Beyond the Hills. In theaters March 8th (limited), On Demand March 14th. Inspired by the non-fiction novels of Tatiana Niculescu Bran, Beyond the Hills is a beautifully shot new film, written and directed by Cristian Mungiu, which portrays the intensely chilling story of two Romanian girls, Alina and Voichita. The girls met as children growing up in a Romanian orphanage, in which time time they became each other’s closest friend and loyal supporter. Their’s is a loving relationship which endures through childhood and into adulthood. After living many years apart, Alina who has spent times living in Germany, rejoins Voichita who has come to live and work in a secluded Romanian monastery where the devout virtuously labor under the grim and exacting watch of an Orthodox priest known as Papa. Alina implores Voichita to return to Germany with her, but pious Voichita is reluctant to leave her life with the community of clergy people. It is then Alina who decides to remain with her longtime friend in the monastery, and it is then that the harrowing story really begins to unfold. Beyond the Hills, while bleak and severe, tells a fascinating story which is visually remarkable. (This IFC film has won best actress and best screenplay awards at Cannes.)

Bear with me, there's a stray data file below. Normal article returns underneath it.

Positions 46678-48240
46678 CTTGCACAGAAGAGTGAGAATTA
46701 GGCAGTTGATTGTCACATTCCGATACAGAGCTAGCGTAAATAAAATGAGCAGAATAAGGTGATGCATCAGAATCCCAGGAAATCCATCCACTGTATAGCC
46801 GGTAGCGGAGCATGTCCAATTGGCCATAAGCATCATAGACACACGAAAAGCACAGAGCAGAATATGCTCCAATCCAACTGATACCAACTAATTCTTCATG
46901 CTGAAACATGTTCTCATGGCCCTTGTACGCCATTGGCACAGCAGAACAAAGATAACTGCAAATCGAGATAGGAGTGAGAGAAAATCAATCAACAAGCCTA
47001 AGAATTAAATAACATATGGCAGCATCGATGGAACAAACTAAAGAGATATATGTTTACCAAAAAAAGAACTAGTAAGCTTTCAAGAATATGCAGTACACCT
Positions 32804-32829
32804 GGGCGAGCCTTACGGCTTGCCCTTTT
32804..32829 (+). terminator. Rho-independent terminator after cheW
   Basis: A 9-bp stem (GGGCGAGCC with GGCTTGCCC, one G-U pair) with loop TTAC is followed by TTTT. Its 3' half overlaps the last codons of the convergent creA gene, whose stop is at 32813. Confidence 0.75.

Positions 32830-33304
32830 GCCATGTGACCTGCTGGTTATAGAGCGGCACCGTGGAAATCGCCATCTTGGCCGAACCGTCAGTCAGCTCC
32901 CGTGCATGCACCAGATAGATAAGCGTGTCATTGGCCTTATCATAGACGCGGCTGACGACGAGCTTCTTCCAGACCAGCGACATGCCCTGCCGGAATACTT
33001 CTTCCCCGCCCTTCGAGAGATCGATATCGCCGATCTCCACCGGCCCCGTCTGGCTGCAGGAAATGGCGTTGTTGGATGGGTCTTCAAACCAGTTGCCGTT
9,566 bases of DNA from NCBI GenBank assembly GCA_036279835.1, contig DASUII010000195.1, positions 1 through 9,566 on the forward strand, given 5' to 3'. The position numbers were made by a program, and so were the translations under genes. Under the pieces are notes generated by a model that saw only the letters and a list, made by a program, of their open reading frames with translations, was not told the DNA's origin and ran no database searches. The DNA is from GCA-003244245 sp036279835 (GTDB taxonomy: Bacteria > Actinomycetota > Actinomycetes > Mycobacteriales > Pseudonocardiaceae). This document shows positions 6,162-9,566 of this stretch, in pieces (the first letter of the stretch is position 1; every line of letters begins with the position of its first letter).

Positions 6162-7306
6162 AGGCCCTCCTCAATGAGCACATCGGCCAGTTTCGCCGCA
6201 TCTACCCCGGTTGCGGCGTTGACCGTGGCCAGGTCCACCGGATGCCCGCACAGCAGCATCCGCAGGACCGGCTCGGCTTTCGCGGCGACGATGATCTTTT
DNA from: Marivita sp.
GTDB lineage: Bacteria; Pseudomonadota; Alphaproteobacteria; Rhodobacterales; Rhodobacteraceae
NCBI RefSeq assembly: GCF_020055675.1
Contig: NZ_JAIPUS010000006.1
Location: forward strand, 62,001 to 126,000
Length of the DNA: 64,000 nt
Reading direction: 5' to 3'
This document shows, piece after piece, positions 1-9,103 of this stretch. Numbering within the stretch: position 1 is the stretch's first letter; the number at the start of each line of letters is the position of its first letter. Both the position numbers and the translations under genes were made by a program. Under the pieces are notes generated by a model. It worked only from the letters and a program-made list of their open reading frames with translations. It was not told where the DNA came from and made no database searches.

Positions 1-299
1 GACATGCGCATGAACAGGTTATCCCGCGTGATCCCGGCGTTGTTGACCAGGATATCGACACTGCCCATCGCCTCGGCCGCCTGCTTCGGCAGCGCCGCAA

In Time by The Mavericks. Why The Mavericks aren’t one of the biggest bands in the world is a complete mystery. They have one of, if not, the best vocalists on the planet in Raul Malo, and the other members – Paul Deakin, Robert Reynolds, Eddie Perez, and Jerry Dale McFadden – can play everything from straight up rock and country to jump blues and Tex-Mex with relative ease. Fans were crushed when they split up in 2004 and were equally stunned when they announced they were reforming last summer. For their 1st album in nearly a decade, the band hasn’t missed a step. Malo co-produced the CD with Niko Bolas and they place an emphasis on making the album sound like you’re in the room with them. There’s also something for everyone; Country (‘Back In Your Arms Again’, ‘That’s My Not My Name’); Tex-Mex with a splash of Afro-Cuban (‘Dance In The Moonlight’, ‘Fall Apart’, ‘Come Unto Me’); Texas swing laced with rockabilly (‘As Long As There’s Loving Tonight’) jaw-dropping ballads (‘Forgive Me’, ‘In Another’s Arms’) and even an extended piece (the epic 8 minute closer ‘Call Me When You Get To Heaven’, that just KILLS). In Time is a triumphant return to form. It’s The Mavericks – and American music – at its best. In Time is available now on Itunes, Amazon and all digital music outlets.